Stay in the present moment by observing and describing both externally and internally with all your senses. Seeing, hearing, tasting, touching, and smelling. This helps you be in the present rather than worrying about the past or the future. Even if the moment isn’t fantastic, we can generally get through each moment as it is. It is when we bring the past and/or the future with the present moment that it becomes unbearable.
Remember your goal for the day, and do what is effective to reach that goal. Sometimes, we need to let go of what is right or wrong, fair or unfair. If our goal is to enjoy time with some of my family, let some of the little things go and focus on what we want from our loved ones. Mindfulness breathing exercises can help this. Focusing on your breath, inhaling normally and exhaling slowly, blowing all the air out. Notice the pauses in between inhale and exhale, saying the word Wise on your inhale breath and Mind on your exhale breath. All while noticing your breath, ask yourself if this is Wise Mind.
Accurately expressing oneself is essential for relationship care. Understanding our emotions, priorities, and goals is necessary to communicate effectively with our loved ones, family, and friends. Communicating your needs and limitations can foster understanding and validation. Therefore creating a more supportive environment where all feel heard and respected.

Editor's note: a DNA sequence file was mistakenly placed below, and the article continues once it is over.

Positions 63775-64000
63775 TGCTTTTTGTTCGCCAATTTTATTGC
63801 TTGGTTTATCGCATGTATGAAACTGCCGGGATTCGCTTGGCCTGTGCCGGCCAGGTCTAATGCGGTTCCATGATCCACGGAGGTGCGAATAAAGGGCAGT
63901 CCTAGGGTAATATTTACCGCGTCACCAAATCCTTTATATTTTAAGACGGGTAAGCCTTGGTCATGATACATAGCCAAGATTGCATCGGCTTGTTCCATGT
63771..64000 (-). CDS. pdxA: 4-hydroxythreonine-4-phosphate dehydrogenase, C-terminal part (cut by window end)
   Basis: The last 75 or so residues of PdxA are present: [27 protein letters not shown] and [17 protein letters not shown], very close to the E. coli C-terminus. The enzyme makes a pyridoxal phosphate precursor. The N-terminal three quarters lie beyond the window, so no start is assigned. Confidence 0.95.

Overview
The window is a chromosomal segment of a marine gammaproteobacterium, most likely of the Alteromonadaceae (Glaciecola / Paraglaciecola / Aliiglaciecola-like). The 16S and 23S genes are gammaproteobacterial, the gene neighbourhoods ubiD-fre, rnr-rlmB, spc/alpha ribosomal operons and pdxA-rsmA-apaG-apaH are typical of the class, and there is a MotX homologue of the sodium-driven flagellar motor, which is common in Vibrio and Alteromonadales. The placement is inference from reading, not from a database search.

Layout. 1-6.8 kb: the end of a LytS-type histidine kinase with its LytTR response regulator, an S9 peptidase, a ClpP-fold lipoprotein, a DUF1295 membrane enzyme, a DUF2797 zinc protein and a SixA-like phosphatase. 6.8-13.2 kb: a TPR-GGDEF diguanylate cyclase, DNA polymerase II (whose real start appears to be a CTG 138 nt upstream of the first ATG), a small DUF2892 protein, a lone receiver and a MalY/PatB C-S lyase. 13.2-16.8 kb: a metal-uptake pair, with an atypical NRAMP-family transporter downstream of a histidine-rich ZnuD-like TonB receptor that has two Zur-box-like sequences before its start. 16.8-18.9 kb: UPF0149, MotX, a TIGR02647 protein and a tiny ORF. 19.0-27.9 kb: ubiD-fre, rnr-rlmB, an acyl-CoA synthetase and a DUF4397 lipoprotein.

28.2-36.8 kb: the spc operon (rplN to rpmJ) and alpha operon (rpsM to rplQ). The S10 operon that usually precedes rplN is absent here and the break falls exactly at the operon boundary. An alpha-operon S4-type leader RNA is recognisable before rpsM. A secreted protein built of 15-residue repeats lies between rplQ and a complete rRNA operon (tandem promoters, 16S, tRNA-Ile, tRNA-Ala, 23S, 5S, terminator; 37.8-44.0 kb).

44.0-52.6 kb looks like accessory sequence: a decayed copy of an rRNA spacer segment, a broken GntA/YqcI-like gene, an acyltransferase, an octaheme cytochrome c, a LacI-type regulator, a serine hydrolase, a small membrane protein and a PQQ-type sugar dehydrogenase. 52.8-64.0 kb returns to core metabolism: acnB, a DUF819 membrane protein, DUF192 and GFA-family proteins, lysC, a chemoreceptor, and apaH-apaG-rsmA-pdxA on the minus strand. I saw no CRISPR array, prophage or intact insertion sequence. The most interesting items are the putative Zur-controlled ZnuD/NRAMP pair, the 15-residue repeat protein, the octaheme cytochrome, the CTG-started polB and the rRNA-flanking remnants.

Family and Friends Educate Yourself on BPD
Learn more about BPD to better understand the challenges your loved one may face. Understanding the disorder can contribute to a more compassionate and informed approach.
National Education Alliance for Borderline Personality Disorder (NEABPD) www.Borderlinepersonalitydisorder.org.
- “Loving Someone with Borderline Personality Disorder” by Shari Y. Manning, PhD
- “High-Conflict Couple: A Dialectical Behavior Therapy Guide to Finding Peace, Intimacy & Validation” by Alan Fruzzetti, PH.D.
Ready to Begin Borderline Personality Disorder Therapy in Las Vegas, NV and Torrance, CA?
This holiday season, prioritize your mental health and well-being by seeking support at DBT Center of the South Bay, tailored to navigate the unique challenges of borderline personality disorder. Discover a safe space where you can explore coping strategies, gain valuable insights, and build resilience through specialized therapy. Take the first step towards a more balanced and empowered holiday experience by reaching out for Borderline Personality Disorder therapy. Follow these three simple steps to get started:
- Reach out to DBT Center by using the contact form.
- Meet with a skilled Borderline Personality Disorder therapist.
- Start coping with your symptoms in healthy ways!
Other Services at DBT Center of South Bay
DBT Center of the South Bay has helped many people find the motivation to live fuller, more connected lives. In addition to providing Borderline Personality Disorder Therapy for those wanting to effectively manage their symptoms, I provide treatment options using DBT Therapy for adults to help with managing anger, social isolation, and loneliness. I also specialize in helping those experiencing suicidal thoughts and self-harm behaviors. My services also include EMDR therapy to help provide quick relief and healing so you can be free to live the life you want to live today. Located in Las Vegas, NV, and Torrance, CA, you can access my services from anywhere in the states of California and Nevada using online therapy.